I wonder, though, if the Land Office ever envisioned it being perverted in the manner that it has over the years.

It’s also become, in addition to a kind of battle cry for Texans, grist for those who seek to belittle the state.

Sure, Texas is a special place. We’ve lived here for 32 years. We call it home — even if the right-wing politics here at times makes me a squirm just a little.

I encourage you to read the New York Times link. It spoke clearly to me as a Texas transplant who has learned about the state’s peculiar obsession with itself.


Anti-PC rhetoric becomes code for rudeness


You’ve heard politicians say, “Don’t Mess with Texas.”

They say such things to convey some sort of macho image. The phrase they quote, of course, came into being in the 1980s when the Texas General Land Office sought to call attention to littering.

Not very macho, right?

Politicians today are fond of debunking “political correctness.” Oh, they say, “That’s just so PC. Let’s cut that crap and speak the truth.”

Actually, what I find happening to political correctness is that it’s becoming a punching bag for politicians who think it’s OK to be crass, rude, uncaring or lacking in humanity.

Pay attention, Donald Trump. I’m talking about you.

I agree that political correctness at times can be taken too far. Politically correct speech at times does drive me a bit batty. Maybe the most maddening example of PC language appears under photos of hunters who’ve killed game. The caption might refer to the hunter posing with a beast he or he has just “harvested,” to which I say, “BS, man. You ‘harvest’ cotton or wheat.”

Trump uses the anti-PC dodge whenever the media question the intemperate language he uses to describe his Republican Party primary field opponents. Jeb Bush is a “loser”; Lindsey Graham is an “idiot.”

Yes, some of them have hurled personal insults at Trump, too, but Trump tends to employ the anti-PC dodge as his justification for saying outrageous things about other human beings.

Perhaps politicians ought to think more about the Golden Rule than about whether it’s OK to toss political correctness into the toilet.


Messing with the message

The Texas General Land Office has come up with a far superior anti-littering slogan than the one that’s been taken hostage by right-wing politicians in our fair state.

The sign, which my wife and I saw on a weekend trip to the Davis Mountains region of far West Texas, reads “Drive Clean Across Texas.”

Excellent message, don’t you think?

The previous message, which still appears on some signs, states “Don’t Mess With Texas.” Taken literally, it, too, offers a nice admonition to drivers who might be inclined to toss an empty longneck beer bottle or a potato chip bag out the window of a speeding motor vehicle.

It no longer means what it was created to mean back when Garry Mauro was land commissioner and when his office adopted the campaign to fight littering in the state. Instead, the slogan has been perverted to represent some kind of misplaced machismo.

Gov. Rick Perry and other right-wingers have used the message as a warning to the federal government, telling them nasty feds to “don’t mess with Texas” by making us obey all those meddlesome federal laws enacted from the halls of Capitol Hill.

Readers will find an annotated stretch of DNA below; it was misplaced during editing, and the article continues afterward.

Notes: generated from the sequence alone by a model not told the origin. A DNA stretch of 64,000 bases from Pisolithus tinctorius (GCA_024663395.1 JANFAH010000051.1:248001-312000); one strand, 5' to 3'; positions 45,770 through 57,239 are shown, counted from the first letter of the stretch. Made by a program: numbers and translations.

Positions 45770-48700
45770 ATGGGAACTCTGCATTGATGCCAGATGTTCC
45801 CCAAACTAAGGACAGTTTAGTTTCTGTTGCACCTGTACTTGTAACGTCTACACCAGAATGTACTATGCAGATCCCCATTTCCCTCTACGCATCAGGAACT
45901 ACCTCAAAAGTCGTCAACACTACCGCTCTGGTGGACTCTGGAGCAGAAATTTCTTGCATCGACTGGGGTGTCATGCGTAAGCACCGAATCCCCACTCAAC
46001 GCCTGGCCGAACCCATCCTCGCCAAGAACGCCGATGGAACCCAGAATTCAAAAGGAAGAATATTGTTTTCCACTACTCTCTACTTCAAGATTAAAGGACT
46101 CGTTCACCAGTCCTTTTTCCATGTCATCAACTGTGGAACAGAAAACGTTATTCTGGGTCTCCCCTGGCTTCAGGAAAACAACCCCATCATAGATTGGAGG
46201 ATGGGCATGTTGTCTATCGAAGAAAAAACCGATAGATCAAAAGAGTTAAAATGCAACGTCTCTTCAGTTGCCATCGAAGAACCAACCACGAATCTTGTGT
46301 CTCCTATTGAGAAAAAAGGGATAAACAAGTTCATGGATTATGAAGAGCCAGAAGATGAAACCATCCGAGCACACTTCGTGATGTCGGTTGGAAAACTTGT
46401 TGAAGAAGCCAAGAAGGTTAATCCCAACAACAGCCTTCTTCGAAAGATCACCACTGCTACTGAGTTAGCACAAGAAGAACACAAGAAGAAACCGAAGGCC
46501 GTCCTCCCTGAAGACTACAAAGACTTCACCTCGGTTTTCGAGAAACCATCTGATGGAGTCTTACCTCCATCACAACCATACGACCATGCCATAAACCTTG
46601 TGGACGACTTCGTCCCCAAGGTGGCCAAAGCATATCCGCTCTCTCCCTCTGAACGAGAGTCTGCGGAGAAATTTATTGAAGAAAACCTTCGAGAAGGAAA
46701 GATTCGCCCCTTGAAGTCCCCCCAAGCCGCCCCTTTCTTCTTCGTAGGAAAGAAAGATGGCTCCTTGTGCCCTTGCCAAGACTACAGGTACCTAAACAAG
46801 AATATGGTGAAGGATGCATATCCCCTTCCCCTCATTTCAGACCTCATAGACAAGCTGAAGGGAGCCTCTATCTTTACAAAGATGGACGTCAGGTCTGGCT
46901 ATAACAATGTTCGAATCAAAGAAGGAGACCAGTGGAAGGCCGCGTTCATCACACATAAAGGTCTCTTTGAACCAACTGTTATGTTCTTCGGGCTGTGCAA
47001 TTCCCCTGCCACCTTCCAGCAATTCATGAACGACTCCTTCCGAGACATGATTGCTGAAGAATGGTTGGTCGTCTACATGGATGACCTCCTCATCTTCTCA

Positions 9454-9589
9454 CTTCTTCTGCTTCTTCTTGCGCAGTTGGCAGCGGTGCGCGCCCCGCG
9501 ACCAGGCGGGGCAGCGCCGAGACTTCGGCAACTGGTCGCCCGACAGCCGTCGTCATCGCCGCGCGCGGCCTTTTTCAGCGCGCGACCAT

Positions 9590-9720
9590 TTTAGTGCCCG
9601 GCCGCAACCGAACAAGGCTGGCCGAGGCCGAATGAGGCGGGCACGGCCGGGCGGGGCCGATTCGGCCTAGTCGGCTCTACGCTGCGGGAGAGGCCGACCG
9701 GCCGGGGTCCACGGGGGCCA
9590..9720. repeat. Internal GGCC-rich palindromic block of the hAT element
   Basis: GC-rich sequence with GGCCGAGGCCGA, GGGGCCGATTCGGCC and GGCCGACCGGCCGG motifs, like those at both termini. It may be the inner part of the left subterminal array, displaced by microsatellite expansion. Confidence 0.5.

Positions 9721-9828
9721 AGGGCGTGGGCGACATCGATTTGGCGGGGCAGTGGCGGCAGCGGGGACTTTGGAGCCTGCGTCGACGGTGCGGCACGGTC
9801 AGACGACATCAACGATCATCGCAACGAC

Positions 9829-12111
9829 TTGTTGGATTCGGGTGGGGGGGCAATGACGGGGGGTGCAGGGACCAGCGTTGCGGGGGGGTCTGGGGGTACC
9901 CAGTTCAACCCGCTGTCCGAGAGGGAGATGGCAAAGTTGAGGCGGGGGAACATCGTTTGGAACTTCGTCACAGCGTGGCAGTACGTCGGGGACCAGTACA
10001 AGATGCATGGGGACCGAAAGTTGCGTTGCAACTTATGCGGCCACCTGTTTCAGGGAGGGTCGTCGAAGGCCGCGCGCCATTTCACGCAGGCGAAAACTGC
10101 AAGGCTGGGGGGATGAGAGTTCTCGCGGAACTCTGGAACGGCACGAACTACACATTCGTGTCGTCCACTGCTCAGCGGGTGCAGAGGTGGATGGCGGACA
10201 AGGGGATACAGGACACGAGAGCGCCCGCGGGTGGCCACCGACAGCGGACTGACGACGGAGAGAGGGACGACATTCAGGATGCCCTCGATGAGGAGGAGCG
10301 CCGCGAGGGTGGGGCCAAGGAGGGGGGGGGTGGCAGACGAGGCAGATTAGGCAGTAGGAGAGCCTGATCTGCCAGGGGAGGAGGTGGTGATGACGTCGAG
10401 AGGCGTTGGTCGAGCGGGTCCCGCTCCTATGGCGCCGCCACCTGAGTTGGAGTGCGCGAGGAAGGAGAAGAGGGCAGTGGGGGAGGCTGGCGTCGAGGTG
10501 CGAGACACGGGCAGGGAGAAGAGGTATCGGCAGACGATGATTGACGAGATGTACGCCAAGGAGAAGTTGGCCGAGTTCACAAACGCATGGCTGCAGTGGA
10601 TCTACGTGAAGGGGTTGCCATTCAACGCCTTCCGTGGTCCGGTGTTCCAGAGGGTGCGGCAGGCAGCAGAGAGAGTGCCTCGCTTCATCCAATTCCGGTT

Now the state has a new slogan to remind motorists to keep their trash inside their vehicles. “Drive Clean Across Texas” has a sort of Texas-style slang feel to it. Plus, taken literally, it means what it says, although I know a few English teachers who would argue that it would be better to encourage motorists to drive “cleanly” across Texas.

Whatever. The new message is less prone to be used as a cheap political gimmick.

Don’t mess with this Texas slogan

Texas tries to get serious about littering … so much so that it has adopted a slogan that to many millions of Americans, and even some Texans, has taken on an entirely new meaning.

“Don’t Mess With Texas” has been around since the mid-1980s. The state’s General Land Office launched the anti-littering campaign with the slogan that has, shall we say, become as popular as a Friday night football tailgate party.


The New York Times story linked here discusses how Texas is trying to protect the integrity of its slogan. I have an idea: How about using it exclusively for its intended purpose, which was to tell people they shouldn’t litter the state’s vast and varied landscape.

Texas officials say they’re trying to preserve the slogan’s original meaning. Some leading politicians, though, aren’t following suit. As the Times article noted, then-Texas Gov. George W. Bush used the phrase in a political context when he accepted the Republican Party’s presidential nomination in 2000. Other pols have thrown the slogan around to tout some people’s view of Texas machismo.

As the Times reported: “The phrase is known around the world, and it is important for everyone to recognize that ‘Don’t Mess With Texas’ means ‘Don’t litter,’ ” Veronica Beyer, a (Texas) Transportation Department spokeswoman, said in a statement. “When an alleged infringement is discovered, the department quickly seeks the appropriate legal remedy, which is usually a cease-and-desist demand of the unauthorized use and all future uses thereof. In the majority of such cases, our request for the violator to cease and desist has been all the action required.”

I couldn’t agree more with that view. The problem for the state, though, is how to reel in those who keep abusing the slogan.